As previously stated, there is a difference between the caloric requirements for carrying out various types of physical exertion. Some items of interest from the original data published by Mary Schwartz Rose in the United States are noted below. In a healthy human being, sleeping generally requires 65 cal./hr.; standing relaxed requires 105 cal./hr.; light exercise, 170 cal./hr.; walking slowly, 200 cal./hr.; walking moderately fast, 300 cal./hr.; severe exercise, 450 cal./hr.; running slowly, 570 cal./hr.; an very severe exercise, 600-650 cal./hr.
Studies done just following W. W. II (Eggleton, 1948) indicated that a robust man doing heavy industrial work can metabolize 4000 calories of food during a working day. This raised the question of whether one variety of food is better than another in making up the calories consumed. Eggleton says that a good deal of evidence from the work on muscles and muscle extracts indicates that carbohydrates are the main fuel for exercise although some studies show that a proportion of the muscle fibers do utilize some fat for energy.
It is estimated that pure carbohydrate provides 1800 cal./lb. and so does pure protein; but pure fat provides 4200 cal./lb. The belief of these heavy laborers is that every time meat is consumed, a certain amount of fat is also consumed, and thus the total amount of food required to provide the same amount of calories is less when eating meats, than when eating just carbohydrates and proteins.
It is clear to see that our society is obsessed with caloric intake, with total disregard to the quality and composition of the foods which are consumed. There is much controversy about the composition of diet for athletes. Much of the controversy concerns the amounts of protein, fat and carbohydrates consumed and their relationship to exercise and athletic performance. When discussing the quality of diet with regard to these three nutrient groups, we must examine two salient questions: (1) Whether an excess of one of these three nutrients is more important than any of the others, when pertaining to exercise, and (2) Whether the consumption of one or the other of them on the day of exercise or the athletic event is likely to be of much significance.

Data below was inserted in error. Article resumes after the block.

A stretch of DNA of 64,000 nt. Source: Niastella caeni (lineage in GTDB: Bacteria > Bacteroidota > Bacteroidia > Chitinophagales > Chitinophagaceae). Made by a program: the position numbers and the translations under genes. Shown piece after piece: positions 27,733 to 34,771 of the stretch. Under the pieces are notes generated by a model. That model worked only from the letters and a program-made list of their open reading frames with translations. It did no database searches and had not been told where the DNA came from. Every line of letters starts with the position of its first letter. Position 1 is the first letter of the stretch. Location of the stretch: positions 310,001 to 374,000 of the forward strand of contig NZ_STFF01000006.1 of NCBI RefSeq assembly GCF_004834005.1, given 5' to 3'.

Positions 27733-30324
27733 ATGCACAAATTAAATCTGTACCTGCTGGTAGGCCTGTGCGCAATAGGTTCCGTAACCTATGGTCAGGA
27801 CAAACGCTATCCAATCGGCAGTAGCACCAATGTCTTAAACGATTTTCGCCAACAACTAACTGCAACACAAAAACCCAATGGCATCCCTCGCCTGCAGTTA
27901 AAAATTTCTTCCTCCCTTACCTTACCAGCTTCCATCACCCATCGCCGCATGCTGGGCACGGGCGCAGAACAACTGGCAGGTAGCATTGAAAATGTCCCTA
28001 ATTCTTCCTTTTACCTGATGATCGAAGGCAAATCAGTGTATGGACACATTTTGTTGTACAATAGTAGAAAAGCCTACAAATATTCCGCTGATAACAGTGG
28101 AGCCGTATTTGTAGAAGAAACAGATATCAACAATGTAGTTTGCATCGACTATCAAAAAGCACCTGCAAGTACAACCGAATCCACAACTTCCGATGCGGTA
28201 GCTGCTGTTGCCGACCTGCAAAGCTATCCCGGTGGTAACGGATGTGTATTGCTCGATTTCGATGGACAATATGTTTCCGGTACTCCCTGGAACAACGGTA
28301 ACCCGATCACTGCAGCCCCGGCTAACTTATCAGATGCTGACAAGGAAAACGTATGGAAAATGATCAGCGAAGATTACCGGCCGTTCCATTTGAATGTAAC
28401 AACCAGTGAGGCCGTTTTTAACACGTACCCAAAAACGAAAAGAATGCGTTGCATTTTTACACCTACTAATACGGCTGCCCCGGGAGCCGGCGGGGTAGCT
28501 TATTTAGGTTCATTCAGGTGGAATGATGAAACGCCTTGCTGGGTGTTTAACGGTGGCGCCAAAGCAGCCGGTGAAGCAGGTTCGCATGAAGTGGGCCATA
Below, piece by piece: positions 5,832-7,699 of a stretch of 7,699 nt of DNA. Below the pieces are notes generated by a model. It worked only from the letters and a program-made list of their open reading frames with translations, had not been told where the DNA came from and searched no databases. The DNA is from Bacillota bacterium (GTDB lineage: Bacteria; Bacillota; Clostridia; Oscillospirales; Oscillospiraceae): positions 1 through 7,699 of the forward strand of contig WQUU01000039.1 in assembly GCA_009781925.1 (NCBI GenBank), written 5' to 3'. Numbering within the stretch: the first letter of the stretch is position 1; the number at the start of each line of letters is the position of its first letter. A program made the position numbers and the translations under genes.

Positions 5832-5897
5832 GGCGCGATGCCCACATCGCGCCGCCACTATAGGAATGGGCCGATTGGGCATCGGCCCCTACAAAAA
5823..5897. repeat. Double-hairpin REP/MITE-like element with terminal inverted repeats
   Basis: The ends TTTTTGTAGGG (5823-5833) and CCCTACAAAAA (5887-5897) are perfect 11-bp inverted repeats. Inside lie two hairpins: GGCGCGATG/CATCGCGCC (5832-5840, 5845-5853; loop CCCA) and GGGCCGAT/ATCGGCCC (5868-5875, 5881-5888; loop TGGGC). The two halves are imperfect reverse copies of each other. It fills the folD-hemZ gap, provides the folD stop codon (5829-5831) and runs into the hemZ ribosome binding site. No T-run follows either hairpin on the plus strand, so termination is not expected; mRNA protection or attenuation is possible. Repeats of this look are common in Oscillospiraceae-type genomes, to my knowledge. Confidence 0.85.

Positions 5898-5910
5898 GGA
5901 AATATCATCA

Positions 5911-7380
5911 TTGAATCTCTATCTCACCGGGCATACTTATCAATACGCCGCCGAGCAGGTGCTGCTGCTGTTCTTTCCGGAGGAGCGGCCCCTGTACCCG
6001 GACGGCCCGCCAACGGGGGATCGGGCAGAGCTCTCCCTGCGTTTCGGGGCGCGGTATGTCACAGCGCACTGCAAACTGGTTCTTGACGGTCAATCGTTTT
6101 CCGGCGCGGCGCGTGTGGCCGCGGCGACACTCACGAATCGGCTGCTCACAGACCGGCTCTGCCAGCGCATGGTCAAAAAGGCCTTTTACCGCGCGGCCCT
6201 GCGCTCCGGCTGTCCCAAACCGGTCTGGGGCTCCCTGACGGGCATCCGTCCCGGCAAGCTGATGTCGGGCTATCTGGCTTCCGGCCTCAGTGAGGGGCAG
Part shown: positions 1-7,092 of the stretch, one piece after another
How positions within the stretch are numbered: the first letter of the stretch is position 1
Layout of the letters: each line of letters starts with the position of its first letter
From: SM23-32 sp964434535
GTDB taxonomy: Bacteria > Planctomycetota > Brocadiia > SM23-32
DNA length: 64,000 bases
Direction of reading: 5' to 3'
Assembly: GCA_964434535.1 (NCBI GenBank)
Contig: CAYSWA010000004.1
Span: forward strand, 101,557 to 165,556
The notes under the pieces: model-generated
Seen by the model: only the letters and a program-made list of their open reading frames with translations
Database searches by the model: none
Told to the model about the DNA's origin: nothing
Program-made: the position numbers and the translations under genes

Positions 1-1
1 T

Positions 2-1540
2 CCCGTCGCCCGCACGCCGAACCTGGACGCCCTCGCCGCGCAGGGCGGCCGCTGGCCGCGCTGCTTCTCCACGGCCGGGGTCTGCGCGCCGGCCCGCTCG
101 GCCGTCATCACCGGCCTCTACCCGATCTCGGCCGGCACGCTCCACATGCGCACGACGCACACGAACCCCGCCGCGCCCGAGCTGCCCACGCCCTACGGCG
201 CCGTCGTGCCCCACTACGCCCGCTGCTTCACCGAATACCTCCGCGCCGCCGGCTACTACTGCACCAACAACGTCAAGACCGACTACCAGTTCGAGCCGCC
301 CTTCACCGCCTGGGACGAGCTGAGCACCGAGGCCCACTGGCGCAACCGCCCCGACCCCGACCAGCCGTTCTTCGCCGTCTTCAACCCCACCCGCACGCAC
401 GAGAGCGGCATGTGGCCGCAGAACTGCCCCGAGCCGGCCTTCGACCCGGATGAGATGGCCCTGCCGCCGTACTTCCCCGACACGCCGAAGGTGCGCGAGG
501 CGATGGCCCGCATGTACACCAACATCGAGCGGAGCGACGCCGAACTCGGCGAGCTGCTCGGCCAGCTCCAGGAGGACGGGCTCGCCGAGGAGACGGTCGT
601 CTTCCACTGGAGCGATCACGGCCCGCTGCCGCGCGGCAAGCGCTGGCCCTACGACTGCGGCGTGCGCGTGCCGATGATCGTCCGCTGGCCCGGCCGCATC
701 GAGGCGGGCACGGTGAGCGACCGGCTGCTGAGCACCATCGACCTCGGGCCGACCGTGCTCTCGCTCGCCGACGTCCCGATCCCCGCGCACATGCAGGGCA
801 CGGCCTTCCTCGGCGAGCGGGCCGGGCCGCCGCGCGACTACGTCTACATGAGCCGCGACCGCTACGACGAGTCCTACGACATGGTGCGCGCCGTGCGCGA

As far as the latter question is concerned, the only substance which is likely to have a significant effect when taken before an event is sugar. By sugar we mean the simple sugar from fruits are most readily used, and then the more complex sugars which are broken down from starches (carbohydrates).
A study was done on the relationship of breakfast to athletic performance (Holdi & Synn, 1946) concerning the carbohydrate intake of swimmers with relation to a 100-yard swim. The results showed that the compositon of the meal, as far as carbohydrates were concerned, did not effect either the blood sugar level at the end of the swim or the performance. They concluded that the energy reserves of the body were more important than the composition of the pre-swim meal. The implications are that a long-term maintenance of a quality diet has a much greater effect on performance than does the administration of a quality meal just prior to exercise.